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Autonomous Artificial Intelligence in Diabetic Retinopathy: From Algorithm to Clinical Application.

Authors
  • Channa, Roomasa1, 2, 3
  • Wolf, Risa4
  • Abramoff, Michael D5, 6, 7
  • 1 Department of Ophthalmology, Baylor College of Medicine, Houston, TX, USA.
  • 2 Michael DeBakey Veterans Affairs Hospital, Houston, TX, USA.
  • 3 Wilmer Eye Institute, Johns Hopkins University, Baltimore, MD, USA.
  • 4 Pediatric Endocrinology, Johns Hopkins University, Baltimore, MD, USA.
  • 5 The Robert C. Watzke Professor of Ophthalmology and Visual Sciences, University of Iowa, Iowa City, IA, USA.
  • 6 VA Medical Center, Iowa City, IA, USA.
  • 7 IDx, Coralville, IA, USA.
Type
Published Article
Journal
Journal of Diabetes Science and Technology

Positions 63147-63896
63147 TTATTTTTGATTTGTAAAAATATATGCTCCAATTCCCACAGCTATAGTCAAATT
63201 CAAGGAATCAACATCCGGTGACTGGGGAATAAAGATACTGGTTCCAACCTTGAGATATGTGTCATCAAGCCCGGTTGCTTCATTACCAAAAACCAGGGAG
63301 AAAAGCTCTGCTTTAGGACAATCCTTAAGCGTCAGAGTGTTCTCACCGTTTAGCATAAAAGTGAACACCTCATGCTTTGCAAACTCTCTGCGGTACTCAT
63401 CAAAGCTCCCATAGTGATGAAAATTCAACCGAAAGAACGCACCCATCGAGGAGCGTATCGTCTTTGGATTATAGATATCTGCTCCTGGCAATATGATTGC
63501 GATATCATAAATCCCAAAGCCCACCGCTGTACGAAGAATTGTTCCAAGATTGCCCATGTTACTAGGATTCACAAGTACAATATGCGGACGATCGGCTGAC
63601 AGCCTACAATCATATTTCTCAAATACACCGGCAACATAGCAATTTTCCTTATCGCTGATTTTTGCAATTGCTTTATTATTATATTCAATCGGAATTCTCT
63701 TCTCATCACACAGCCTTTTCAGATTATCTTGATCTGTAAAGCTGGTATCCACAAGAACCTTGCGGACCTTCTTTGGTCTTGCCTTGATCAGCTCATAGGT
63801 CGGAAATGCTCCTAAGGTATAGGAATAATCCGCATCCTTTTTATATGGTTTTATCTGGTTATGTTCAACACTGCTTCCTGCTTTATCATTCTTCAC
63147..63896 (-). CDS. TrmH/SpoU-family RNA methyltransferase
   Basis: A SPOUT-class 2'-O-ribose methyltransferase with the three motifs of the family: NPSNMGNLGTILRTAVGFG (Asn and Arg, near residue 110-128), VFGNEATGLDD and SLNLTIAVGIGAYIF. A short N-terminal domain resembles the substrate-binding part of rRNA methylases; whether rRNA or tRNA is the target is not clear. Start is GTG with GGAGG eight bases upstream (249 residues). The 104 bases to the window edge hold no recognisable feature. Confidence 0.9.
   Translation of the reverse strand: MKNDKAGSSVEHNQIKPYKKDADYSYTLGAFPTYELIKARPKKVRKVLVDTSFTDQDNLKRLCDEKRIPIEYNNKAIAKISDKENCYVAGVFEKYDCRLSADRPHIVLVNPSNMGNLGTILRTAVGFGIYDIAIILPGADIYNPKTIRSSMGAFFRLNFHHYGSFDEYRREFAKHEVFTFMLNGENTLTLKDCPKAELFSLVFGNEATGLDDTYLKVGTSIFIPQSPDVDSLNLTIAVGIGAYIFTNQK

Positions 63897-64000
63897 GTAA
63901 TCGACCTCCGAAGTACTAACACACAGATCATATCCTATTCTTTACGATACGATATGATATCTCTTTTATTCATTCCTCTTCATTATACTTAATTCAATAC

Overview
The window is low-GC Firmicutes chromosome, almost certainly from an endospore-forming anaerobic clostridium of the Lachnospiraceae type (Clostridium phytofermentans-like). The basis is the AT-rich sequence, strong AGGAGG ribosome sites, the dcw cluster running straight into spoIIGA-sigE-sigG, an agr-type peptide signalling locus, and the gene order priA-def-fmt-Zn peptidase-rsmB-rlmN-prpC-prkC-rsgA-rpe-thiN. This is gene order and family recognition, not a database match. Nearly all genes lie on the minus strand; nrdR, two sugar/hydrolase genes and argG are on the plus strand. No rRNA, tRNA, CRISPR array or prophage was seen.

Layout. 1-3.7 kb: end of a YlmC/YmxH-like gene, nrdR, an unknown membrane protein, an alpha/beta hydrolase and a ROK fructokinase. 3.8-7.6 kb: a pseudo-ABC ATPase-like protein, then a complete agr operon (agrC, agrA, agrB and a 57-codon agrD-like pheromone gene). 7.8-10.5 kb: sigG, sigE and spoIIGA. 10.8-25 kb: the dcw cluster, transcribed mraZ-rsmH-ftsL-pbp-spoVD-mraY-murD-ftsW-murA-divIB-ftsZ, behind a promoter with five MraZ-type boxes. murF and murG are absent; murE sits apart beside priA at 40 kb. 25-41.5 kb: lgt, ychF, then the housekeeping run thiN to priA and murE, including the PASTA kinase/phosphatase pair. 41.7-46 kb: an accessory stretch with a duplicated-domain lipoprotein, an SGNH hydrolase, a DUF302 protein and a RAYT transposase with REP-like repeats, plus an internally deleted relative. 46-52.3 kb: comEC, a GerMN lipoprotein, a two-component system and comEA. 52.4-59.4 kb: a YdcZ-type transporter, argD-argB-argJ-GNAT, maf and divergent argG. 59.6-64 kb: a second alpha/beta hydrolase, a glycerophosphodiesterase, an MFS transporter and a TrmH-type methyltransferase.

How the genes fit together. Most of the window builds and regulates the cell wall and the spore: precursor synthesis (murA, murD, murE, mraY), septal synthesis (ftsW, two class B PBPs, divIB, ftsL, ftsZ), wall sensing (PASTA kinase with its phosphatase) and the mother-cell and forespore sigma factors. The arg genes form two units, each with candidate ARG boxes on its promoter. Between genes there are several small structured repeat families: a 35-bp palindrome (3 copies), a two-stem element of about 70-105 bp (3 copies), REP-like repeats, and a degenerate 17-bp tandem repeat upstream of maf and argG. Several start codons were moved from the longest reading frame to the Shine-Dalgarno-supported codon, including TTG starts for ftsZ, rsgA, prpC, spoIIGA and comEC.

Publisher
SAGE Publications
Publication Date
May 01, 2021
Volume
15
Issue
3
Pages
695–698
Identifiers
DOI: 10.1177/1932296820909900
PMID: 32126819
Source
Medline
Keywords
Language
English
License
Unknown

Abstract

Artificial intelligence (AI)-based algorithms are rapidly entering the health care field and have the potential to improve patient care. Our article focuses on the use of autonomous AI algorithms (ie, algorithms that can make clinical decisions without human oversight) in diagnostic imaging. In this article, we have used the example of diabetic retinopathy screening to highlight some important aspects to be considered by developers, policymakers, and end users when bringing autonomous AI algorithms into clinical practice. We have divided these aspects into (1) following the principles of safety, efficacy, and equity in all phases of development and implementation of the algorithm; (2) regulatory processes involving medical records, medical liability, and patient privacy; (3) cost and billing; and (4) the role of health care providers.

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